- "I really enjoyed that both research and clinical work were the focus of this Program. I now have a better understanding of the clinical practice of neonatology and the direction in which neonate research is going."
- "The Program is a fantastic mix of clinical experience and research experience."
- "Most of my peers in other programs were solely exposed to either research or clinics. That was what I thought was so great about this Program. The research was intense; however, I also got clinical exposure in a field of medicine that most medical students don't see until residency. The clinical exposure added an extra dimension to an already abstract experience, allowing us to see why the research we were taking part in was so important."
- "The research was intense, and I was able to complete a project which is something I have never done before."
- "I loved the case presentations every Wednesday, the shadowing opportunities, the binder chock-full of information…everything! It was all so well organized and put together, and I learned so much!"
- "Loved the clinical aspect of the Program! I really enjoyed the weekly conferences and all the learning that took place."
- "I always had an interest in pediatrics, but I had never been exposed to neonatology. This Program has helped me learn more about neonatology and I now consider it a field to pursue in the future."
- "The Program has exposed me to other areas of pediatrics, such as developmental pediatrics, that I would like to pursue. Also, it has sold me on Boston as a place to train."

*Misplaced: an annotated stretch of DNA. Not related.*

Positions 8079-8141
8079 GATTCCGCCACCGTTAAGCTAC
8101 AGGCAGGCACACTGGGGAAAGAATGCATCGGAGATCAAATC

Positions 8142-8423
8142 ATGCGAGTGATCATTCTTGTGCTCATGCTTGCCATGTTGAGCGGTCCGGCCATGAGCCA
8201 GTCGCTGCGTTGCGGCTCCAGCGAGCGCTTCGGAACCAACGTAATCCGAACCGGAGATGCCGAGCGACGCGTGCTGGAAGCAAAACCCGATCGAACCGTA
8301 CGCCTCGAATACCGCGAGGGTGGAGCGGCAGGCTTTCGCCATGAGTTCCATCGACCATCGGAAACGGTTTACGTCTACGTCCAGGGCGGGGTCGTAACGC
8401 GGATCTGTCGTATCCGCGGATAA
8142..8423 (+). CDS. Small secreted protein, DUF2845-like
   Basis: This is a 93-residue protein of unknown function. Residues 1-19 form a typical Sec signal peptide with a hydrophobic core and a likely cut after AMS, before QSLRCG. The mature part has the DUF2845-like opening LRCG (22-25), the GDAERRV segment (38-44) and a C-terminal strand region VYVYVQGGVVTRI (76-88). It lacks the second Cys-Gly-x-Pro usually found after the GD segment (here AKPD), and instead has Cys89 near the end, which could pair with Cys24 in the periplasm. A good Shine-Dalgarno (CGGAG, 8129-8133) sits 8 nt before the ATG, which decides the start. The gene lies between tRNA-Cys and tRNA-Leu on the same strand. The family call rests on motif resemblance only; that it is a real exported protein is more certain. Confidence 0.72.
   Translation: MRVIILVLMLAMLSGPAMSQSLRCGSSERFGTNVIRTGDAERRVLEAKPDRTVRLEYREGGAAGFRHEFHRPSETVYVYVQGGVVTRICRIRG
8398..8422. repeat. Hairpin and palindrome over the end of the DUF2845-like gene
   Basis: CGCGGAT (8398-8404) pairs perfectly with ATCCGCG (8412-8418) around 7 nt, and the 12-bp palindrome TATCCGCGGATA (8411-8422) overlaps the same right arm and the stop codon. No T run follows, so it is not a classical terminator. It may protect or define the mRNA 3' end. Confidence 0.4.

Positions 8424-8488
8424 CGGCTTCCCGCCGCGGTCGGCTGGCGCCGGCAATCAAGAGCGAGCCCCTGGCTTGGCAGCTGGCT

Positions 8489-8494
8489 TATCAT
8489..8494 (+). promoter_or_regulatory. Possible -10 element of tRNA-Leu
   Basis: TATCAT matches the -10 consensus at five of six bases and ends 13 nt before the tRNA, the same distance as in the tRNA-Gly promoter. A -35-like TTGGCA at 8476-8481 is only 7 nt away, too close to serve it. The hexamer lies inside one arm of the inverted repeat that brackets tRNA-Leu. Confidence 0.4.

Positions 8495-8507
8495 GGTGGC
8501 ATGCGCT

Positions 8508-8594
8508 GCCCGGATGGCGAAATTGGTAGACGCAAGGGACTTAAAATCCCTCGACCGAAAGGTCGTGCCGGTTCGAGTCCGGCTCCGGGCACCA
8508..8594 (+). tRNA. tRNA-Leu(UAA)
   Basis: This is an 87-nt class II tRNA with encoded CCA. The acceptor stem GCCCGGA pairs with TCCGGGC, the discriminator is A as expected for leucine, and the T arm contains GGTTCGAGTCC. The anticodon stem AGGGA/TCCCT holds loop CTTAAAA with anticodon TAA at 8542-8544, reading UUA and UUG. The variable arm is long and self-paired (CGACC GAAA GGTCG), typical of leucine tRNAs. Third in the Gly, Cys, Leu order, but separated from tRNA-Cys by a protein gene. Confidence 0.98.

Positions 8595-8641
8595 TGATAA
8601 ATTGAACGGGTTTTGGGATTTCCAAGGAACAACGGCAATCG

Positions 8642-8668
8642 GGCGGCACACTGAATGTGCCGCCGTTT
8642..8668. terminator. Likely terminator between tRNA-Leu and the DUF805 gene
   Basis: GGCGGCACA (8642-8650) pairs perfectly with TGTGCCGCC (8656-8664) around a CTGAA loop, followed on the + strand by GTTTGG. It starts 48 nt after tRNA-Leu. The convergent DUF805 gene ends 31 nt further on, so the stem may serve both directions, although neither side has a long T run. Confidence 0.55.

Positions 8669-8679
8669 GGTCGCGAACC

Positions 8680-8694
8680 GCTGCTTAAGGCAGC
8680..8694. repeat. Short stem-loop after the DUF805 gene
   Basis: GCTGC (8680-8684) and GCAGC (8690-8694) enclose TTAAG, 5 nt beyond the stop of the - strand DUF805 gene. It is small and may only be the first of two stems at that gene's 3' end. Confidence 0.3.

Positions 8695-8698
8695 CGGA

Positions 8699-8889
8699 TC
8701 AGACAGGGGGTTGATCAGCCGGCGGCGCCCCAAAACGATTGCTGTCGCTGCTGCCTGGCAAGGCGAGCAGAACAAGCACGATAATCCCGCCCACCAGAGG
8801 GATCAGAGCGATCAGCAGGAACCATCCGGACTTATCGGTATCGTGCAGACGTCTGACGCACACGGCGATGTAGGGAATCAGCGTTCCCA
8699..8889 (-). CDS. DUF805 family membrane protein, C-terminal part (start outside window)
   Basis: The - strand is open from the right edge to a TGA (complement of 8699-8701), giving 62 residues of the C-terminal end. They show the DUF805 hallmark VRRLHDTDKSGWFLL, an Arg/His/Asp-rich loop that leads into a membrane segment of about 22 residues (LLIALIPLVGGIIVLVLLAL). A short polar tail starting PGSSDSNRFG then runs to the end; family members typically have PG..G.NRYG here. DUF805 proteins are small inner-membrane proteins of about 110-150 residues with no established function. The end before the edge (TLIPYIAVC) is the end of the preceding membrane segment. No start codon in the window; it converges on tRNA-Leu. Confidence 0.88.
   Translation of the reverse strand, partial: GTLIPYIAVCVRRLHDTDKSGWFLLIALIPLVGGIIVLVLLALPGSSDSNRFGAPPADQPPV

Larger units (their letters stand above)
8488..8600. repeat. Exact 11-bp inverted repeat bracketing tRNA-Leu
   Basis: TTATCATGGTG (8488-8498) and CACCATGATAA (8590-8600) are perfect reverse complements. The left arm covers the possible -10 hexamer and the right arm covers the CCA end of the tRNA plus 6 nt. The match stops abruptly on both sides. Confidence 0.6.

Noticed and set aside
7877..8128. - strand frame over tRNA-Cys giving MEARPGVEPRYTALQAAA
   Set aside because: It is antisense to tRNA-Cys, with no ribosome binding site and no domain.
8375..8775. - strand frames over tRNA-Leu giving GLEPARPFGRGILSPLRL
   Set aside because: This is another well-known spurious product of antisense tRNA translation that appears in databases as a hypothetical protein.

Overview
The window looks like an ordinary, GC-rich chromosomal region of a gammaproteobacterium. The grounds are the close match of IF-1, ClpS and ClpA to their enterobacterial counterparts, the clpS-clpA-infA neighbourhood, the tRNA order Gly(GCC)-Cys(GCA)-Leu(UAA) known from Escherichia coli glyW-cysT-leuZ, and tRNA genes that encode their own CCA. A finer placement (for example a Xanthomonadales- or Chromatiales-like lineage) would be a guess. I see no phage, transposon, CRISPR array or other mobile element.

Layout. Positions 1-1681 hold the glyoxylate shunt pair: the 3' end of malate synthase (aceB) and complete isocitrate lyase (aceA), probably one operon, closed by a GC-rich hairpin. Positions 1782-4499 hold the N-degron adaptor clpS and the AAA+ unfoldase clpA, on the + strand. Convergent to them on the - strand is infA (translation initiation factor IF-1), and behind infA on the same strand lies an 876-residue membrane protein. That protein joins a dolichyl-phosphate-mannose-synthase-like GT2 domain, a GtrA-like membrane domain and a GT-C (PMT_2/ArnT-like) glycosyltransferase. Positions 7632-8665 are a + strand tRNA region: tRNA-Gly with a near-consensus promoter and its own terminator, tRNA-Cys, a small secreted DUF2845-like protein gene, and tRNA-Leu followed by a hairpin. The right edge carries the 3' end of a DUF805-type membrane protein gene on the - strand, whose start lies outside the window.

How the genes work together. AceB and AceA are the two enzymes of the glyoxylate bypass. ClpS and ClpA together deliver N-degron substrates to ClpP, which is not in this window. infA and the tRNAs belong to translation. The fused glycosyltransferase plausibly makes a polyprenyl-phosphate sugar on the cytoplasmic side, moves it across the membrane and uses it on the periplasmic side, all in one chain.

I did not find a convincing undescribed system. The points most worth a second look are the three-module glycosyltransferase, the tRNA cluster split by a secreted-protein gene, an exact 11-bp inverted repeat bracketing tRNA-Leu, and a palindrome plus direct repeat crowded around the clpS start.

- "Before this Program I was still deciding if I should apply for an M.D. or Ph.D. However, after this Program, I realized how much more I enjoy the clinical setting and how the M.D. path is definitely one that I should pursue."
- "This Program has given me tremendous exposure to the field of neonatology. With that exposure and first hand experience, I will be more able to make an informed career decision when the time comes."
- "This Program solidified my interest in pursuing a career in pediatrics and especially in engaging in clinical research."
- "Through my experiences with the SSRP, I know now that I want to pursue a career as pediatric research physician, and spend the rest of my life caring for children."
- "My research project coupled with clinical experiences with my mentor have sparked my interest/passion for neonatology, and I am looking forward to the direction this takes me."
- "I really enjoyed meeting the other summer students and learning about their work; as well, it was enjoyable working in teams on cases and learning from other students' knowledge and skill sets."
- "I really enjoyed the autonomy I received during the program's duration. I was able to meet with my post-doc and work with him to essentially design experiments from scratch. That aspect of the program was irreplaceable."
Let us know where you are now
- To help keep us up-to-date on your educational and professional plans and accomplishments, send us an email at firstname.lastname@example.org to let us know where you are now, and what path your career has taken since your participation in the Summer Student Research Program.